“Marriage is a partnership and if you look at the Samoa society the role of a woman is so important that there are times that a man just has to sit and listen to the wisdom that comes from his wife.
“We are misusing and construing our culture to condone some of these things that are ulcer and cancers in our society.”
An important principle that Maiava pinpointed is the fa’asamoa that a woman is the pupil of the eye of their brothers.
“It shows that fa’asamoa protects Samoan women from physical emotional or sexual violence,” he said.
“This relationship also extends to related males and females and there is no reason why this should not relate generally to female and male.”
Some of the reasons that Maiava believes to have caused such endemic is influence of modern life and what is seen in movies.
He also worries about the change in lifestyle and how it will shape the modern generation.
“It is true that the traditional manners in which man regarded women and women honor and protect men are changing and I worry about the modern generation.
“They are not being fed the value of Samoan cultural values and much of their experience and understanding of things is being picked up and build from other sources.”
Women violence is a worldwide issue.
Other countries handle it with laws and court procedures and other protection measures for abused women.
According to Ombudsman, such measures are just addressing the problem “when its really festered and its becoming that way in Samoa.”
He said the problem has become such a mess that police and the Courts are trying to deal with it on its own when it’s already happened.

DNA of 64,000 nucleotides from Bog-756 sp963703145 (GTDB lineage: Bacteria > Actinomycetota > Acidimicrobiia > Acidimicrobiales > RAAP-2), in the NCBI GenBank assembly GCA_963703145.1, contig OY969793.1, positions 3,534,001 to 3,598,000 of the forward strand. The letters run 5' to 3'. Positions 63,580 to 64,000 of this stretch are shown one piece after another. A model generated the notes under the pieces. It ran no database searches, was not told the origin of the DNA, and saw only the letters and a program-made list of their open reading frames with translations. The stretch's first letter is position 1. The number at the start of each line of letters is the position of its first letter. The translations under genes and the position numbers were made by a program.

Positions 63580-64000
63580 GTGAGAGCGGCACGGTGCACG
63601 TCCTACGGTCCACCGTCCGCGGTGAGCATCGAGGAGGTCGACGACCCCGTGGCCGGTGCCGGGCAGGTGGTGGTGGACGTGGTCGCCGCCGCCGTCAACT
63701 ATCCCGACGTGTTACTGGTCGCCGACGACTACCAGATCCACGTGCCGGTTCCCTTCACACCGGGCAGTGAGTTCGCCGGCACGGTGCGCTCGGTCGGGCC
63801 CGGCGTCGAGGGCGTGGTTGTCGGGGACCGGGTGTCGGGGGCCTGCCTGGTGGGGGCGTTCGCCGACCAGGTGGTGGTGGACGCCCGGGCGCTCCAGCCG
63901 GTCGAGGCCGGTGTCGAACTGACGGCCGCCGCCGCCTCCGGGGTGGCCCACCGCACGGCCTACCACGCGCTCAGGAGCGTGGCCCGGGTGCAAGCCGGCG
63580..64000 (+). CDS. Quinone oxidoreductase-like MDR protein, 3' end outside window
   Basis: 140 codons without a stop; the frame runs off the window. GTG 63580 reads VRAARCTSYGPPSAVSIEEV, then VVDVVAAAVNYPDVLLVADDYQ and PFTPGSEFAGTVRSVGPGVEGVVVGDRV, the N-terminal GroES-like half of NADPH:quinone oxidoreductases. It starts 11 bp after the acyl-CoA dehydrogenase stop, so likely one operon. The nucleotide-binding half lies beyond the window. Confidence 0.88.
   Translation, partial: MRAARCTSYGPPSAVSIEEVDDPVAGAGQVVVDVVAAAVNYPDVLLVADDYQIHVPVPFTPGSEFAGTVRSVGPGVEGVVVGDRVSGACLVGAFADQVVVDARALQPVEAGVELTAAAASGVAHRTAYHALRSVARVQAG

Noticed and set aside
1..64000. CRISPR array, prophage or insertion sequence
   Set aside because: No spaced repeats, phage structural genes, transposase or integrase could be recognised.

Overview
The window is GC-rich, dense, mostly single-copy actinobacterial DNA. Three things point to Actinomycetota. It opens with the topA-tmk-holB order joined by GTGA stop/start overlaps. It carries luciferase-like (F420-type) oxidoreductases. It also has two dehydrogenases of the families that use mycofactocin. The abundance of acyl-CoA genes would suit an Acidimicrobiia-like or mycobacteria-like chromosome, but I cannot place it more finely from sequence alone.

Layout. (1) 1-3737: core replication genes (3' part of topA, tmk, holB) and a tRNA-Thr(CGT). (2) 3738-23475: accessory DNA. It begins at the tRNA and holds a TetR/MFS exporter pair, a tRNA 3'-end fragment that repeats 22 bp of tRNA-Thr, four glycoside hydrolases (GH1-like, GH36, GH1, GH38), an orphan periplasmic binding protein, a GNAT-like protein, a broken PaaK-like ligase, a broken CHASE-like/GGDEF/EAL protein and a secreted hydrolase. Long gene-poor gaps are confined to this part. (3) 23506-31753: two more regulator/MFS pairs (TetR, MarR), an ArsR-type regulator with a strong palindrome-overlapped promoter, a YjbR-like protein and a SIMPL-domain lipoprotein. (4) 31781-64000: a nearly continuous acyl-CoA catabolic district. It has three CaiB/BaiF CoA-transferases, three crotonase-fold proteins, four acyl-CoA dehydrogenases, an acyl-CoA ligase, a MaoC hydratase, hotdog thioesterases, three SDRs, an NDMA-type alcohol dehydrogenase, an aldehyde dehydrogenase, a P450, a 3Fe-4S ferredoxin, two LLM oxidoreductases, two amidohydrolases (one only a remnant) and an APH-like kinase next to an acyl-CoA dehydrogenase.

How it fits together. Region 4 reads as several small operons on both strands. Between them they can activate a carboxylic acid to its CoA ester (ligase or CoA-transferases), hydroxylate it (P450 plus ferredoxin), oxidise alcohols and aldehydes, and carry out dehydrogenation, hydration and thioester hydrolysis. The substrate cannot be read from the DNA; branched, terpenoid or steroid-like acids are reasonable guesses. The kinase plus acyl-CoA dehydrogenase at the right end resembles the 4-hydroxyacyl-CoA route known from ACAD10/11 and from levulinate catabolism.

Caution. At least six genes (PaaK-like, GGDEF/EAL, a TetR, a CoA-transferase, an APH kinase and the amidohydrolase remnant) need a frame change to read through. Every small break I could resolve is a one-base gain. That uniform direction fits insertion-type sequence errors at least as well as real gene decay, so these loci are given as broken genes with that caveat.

“I think Samoa if it sets it mind to it and look at the problem in Samoan context and see how it might address it by utilizing Samoan institution that already exist,” said Maiava.
Those institutions include village council that “regulate village life” and pastors and churches.
“These are institutions that are underutilized in these problems,” he said.
“C.O.I is to lay out problem what it is and see what we can do about it as a societal approach
rather than copying measures overseas for special court procedures to address beaten women and social services. Those have their value and have a place here but I think we are ought to be proactive and look at the problem from a Samoan context and try to solve it.
“We have the chance to do it and should do it well…It’s our country, it’s our women, children and mothers.”
The Ombudsman also spoke about the word human rights and how it is translated in to Samoan.
He said some Samoans view human rights as a foreign concept and has no place in the Samoan society.
“We hear people say this a lot,” he recalled.
“The reason for this seems to be translation of human rights in samoan called aia tatau.
“That human rights (means) individuals have the freedom to do anything they want,” he explained.
“Some say say human rights mean people are free to do whatever they want without limitation and there is no rule. That is a misconception and no right is absolute.
“This is simply not true and as the Ombudsman I am always eager to highlight how international human rights and faasamoa work together in protecting human dignity in Samoa.”